UCL  IRIS
Institutional Research Information Service
UCL Logo
Please report any queries concerning the funding data grouped in the sections named "Externally Awarded" or "Internally Disbursed" (shown on the profile page) to your Research Finance Administrator. Your can find your Research Finance Administrator at https://www.ucl.ac.uk/finance/research/rs-contacts.php by entering your department
Please report any queries concerning the student data shown on the profile page to:

Email: portico-services@ucl.ac.uk

Help Desk: http://www.ucl.ac.uk/ras/portico/helpdesk
Publication Detail
The physiological effects of transcranial electrical stimulation do not apply to parameters commonly used in studies of cognitive neuromodulation.
  • Publication Type:
    Journal article
  • Publication Sub Type:
    Article
  • Authors:
    Parkin BL, Bhandari M, Glen JC, Walsh V
  • Publication date:
    06/04/2018
  • Journal:
    Neuropsychologia
  • Medium:
    Print-Electronic
  • Status:
    Published
  • Print ISSN:
    0028-3932
  • Language:
    eng
  • Addresses:
    Institute of Cognitive Neuroscience, University College London, UK; Department of Psychology, Univeristy of Westminster, UK. Electronic address: Parkinb@Westminster.ac.uk.
Abstract
Transcranial direct current stimulation (tDCS) and transcranial random noise stimulation (tRNS) have been claimed to produce many remarkable enhancements in perception, cognition, learning and numerous clinical conditions. The physiological basis of the claims for tDCS rests on the finding that 1 mA of unilateral anodal stimulation increases cortical excitation and 1 mA of cathodal produces inhibition. Here we show that these classic excitatory and inhibitory effects do not hold for the bilateral stimulation or 2 mA intensity conditions favoured in cognitive enhancement experiments. This is important because many, including some of the most salient claims are based on experiments using 2 mA bilateral stimulation. The claims for tRNS are also based on unilateral stimulation. Here we show that, again the classic excitatory effects of unilateral tRNS do not extend to the bilateral stimulation preferred in enhancement experiments. Further, we show that the effects of unilateral tRNS do not hold when one merely doubles the stimulation duration. We are forced to two conclusions: (i) that even if all the data on TES enhancements are true, the physiological explanations on which the claims are based are at best not established but at worst false, and (ii) that we cannot explain, scientifically at least, how so many experiments can have obtained data consistent with physiological effects that may not exist.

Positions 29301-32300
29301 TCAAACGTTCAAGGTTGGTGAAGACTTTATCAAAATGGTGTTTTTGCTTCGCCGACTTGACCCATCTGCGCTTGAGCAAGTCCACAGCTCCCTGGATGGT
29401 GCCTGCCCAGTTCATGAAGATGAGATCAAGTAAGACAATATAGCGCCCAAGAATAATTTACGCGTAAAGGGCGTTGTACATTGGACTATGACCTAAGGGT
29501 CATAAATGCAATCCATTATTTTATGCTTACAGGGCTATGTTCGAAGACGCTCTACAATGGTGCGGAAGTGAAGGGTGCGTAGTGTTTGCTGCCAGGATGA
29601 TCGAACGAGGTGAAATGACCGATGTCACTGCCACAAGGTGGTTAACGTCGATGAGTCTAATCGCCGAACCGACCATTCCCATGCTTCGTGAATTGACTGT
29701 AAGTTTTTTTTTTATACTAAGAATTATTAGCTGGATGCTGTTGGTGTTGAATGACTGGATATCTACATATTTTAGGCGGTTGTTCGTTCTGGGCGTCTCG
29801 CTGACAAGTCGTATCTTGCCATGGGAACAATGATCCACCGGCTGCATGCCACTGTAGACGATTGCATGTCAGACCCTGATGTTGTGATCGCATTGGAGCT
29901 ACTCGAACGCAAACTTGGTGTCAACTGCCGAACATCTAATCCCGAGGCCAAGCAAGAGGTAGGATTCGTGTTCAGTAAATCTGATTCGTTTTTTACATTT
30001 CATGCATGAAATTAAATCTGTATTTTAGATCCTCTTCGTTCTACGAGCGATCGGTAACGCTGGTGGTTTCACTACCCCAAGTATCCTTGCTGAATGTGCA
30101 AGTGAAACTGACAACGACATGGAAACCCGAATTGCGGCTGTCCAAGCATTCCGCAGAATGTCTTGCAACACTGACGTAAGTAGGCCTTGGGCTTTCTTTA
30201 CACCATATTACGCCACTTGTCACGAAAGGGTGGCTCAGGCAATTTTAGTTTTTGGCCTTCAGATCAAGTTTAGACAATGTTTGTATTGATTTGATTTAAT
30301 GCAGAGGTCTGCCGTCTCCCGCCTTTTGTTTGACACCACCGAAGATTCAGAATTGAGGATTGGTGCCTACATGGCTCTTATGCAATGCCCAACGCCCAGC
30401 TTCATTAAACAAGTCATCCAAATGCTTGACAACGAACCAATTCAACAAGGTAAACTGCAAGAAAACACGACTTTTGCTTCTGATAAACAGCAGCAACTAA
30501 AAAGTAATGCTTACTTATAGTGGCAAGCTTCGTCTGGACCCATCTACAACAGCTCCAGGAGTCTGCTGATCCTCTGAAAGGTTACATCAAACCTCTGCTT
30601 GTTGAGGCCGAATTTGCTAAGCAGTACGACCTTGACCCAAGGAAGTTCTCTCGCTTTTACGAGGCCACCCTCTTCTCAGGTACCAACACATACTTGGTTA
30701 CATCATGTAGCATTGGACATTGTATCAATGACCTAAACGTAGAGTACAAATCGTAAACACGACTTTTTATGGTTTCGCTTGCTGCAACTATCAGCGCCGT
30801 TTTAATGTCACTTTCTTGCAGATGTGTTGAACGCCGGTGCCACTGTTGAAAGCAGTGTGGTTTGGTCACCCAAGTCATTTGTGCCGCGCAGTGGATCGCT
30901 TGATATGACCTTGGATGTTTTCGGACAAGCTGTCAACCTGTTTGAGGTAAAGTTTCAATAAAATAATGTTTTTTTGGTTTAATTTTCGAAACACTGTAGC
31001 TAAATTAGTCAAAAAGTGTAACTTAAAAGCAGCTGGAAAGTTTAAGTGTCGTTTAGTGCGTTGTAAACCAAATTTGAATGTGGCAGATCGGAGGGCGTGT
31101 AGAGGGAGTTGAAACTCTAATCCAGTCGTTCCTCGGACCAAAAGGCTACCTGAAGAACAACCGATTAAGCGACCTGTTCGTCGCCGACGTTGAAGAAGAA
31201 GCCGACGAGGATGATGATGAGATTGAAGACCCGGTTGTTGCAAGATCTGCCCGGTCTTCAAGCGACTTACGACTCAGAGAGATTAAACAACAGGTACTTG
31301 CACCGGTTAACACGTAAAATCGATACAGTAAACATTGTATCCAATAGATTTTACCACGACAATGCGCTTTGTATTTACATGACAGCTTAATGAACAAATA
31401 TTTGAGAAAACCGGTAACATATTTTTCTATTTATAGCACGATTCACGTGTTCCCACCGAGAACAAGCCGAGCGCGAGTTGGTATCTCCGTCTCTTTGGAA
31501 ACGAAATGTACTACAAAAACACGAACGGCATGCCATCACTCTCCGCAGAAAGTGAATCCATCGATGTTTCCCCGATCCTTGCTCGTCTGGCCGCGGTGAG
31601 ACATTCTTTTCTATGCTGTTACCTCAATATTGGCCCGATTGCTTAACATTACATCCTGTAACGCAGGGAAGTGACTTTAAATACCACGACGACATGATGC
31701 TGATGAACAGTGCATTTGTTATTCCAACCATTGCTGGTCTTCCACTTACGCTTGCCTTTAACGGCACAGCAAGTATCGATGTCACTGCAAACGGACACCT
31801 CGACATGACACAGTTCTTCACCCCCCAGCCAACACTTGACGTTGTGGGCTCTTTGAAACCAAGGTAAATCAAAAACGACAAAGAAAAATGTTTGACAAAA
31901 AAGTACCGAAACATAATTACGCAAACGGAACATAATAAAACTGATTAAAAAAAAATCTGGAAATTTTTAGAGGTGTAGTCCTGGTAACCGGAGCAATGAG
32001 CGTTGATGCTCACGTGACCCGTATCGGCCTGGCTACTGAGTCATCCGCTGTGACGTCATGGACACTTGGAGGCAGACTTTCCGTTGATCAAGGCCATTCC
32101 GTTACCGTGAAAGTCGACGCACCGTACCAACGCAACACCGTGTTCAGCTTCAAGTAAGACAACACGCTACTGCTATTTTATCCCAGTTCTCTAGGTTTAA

Publication data is maintained in RPS. Visit https://rps.ucl.ac.uk
 More search options
UCL Researchers
Author
Institute of Cognitive Neuroscience
University College London - Gower Street - London - WC1E 6BT Tel:+44 (0)20 7679 2000

© UCL 1999–2011

Search by